A: One of the biggest things I hear from the providers... And we actually had a bill that I had written up this past February. I guess we probably were doing it prior to that, but February is when we started our 2020 session. And it was thanks to, in a large part, the childcare providers of Beltrami County, because they've been organized, running over things that are challenges to them, and we've had the chance to work with them. And we put a bill together for our in-home providers and that's the provider of all the way across this district. They provide the most childcare service because we have very few center-based, which would be a commercial based childcare. Most people are taking it to someone they know in their home and that's still the largest thing.
We've heard it for a long time, but it's regulations. In the bill that I put in, thanks to input from the providers in Beltrami County, we try to realign the age classifications, make it more user-friendly for the provider. First of all, these providers, in a lot of cases, probably started when they had young children themselves, but as their children aged, they got older, and worked through the childcare era. They stayed with it, and they do it because of their love for working with the kids. Not because they're getting rich, because the payment just doesn't allow that, but they did it because they enjoy kids. Well, they still enjoy the kids, but they're tired of the regulations that control everything they do, from the meals they serve. And, we want safe environments and want good meals. We want all that, but we have to rely on those providers some. But this age flexibility was a big deal because it was pretty tight. The kids, as they grow older, and they move through that time period pretty fast...all of a sudden their provider was good for 10 kids, all of a sudden the next week, it might only be eight or seven because some kids passed over that age classification. We tried to make that a lot more user friendly on the low end. With the infants, we still had to have smaller numbers. But we've built the flexibility in the middle range, because those providers know their capabilities. If they really like the youngest ones, they'll do a wonderful job with it. Others would rather have the three and four and five year olds, just prior to kindergarten. They could have a houseful, the 10 or the 12 (kids), and do just very well. Unfortunately that bill, we just had a hearing on it, and then everything changed with the shutdowns due to coronavirus. We will bring that back in 2021 and try to move it forward because I believe it's good for the childcare industry. It's great for our providers, and it'll be good for our parents looking for childcare services.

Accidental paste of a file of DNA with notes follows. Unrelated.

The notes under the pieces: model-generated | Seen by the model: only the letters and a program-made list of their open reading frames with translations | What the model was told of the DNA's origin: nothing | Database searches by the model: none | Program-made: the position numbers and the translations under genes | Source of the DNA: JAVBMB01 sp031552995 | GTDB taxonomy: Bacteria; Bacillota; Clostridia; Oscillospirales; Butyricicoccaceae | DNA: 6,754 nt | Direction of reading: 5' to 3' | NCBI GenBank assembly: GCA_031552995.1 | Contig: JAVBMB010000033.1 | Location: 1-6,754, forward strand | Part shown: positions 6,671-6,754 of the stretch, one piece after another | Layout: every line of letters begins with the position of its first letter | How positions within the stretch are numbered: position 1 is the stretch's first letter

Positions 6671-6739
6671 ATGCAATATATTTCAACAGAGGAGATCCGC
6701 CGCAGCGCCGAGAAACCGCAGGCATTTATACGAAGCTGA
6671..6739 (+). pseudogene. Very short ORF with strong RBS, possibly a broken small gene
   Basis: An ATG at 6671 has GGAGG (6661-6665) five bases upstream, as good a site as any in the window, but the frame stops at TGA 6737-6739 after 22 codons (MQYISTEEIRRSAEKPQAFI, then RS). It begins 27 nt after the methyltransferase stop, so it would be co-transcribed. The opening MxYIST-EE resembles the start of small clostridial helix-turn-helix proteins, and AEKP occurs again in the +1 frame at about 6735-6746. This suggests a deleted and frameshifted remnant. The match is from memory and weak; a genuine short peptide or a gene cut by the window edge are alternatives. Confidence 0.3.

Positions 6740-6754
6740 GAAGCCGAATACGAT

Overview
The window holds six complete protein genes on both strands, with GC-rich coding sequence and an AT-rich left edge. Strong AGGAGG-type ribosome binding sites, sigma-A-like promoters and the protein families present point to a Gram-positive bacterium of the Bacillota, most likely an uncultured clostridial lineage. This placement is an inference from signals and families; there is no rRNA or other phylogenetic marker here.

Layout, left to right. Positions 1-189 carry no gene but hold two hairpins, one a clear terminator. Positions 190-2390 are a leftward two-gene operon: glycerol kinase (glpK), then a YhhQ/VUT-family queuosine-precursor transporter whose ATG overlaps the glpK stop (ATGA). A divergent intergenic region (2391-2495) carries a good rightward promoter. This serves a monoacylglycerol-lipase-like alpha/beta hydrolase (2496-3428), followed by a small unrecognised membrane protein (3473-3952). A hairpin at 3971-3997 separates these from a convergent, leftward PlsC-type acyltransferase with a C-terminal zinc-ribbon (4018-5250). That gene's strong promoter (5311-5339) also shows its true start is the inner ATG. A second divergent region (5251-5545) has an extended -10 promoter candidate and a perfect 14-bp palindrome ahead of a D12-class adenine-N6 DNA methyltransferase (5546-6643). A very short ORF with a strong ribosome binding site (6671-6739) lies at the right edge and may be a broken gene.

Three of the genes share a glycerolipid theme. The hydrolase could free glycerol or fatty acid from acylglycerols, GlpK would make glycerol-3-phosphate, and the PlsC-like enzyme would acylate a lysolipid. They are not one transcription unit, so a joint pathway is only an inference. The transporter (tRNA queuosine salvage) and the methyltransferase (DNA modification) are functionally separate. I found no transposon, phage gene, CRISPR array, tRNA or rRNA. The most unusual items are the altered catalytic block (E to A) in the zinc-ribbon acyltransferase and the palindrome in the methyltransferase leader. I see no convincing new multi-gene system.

Q: We are talking with Senator Paul Utke today. He is running for reelection as the Republican Senator from Minnesota Senate District 2. Before we go, how was it, as a senator during this pandemic, and how do you think the state has responded to it?
A: The state has done some good things. It was a big deal all the way across the whole United States, and actually around the world. It was something that had to be addressed. Plans had to be put in place. Now that we're five, six months into this, we need to get back to work in a lot of cases. The unfortunate thing is, politics and healthcare don't mix, and we have to make sure that we deal with strictly the facts and the data of what this virus really is. I think that in some cases, the fear has gone too far. Plus, in our state, the Metro is different than the rural areas and we need to treat each area differently too.
We had a lot of things and we still do that are tied up, shut down in rural Minnesota... that should be open and running, just because we're a land of wide open spaces already, and we can do things differently. That's the one biggest thing that I was advocating for even as far back as April is rural, Minnesota needs to be treated differently, and let us have some local input. Because like a lot of things, when it gets back to the local people, we can make good decisions based on where we actually sit today.
Q: That's Senator Paul Utke. You can find more information at paulutke.com. Thanks so much for your time today. I appreciate it.
A: Thank you.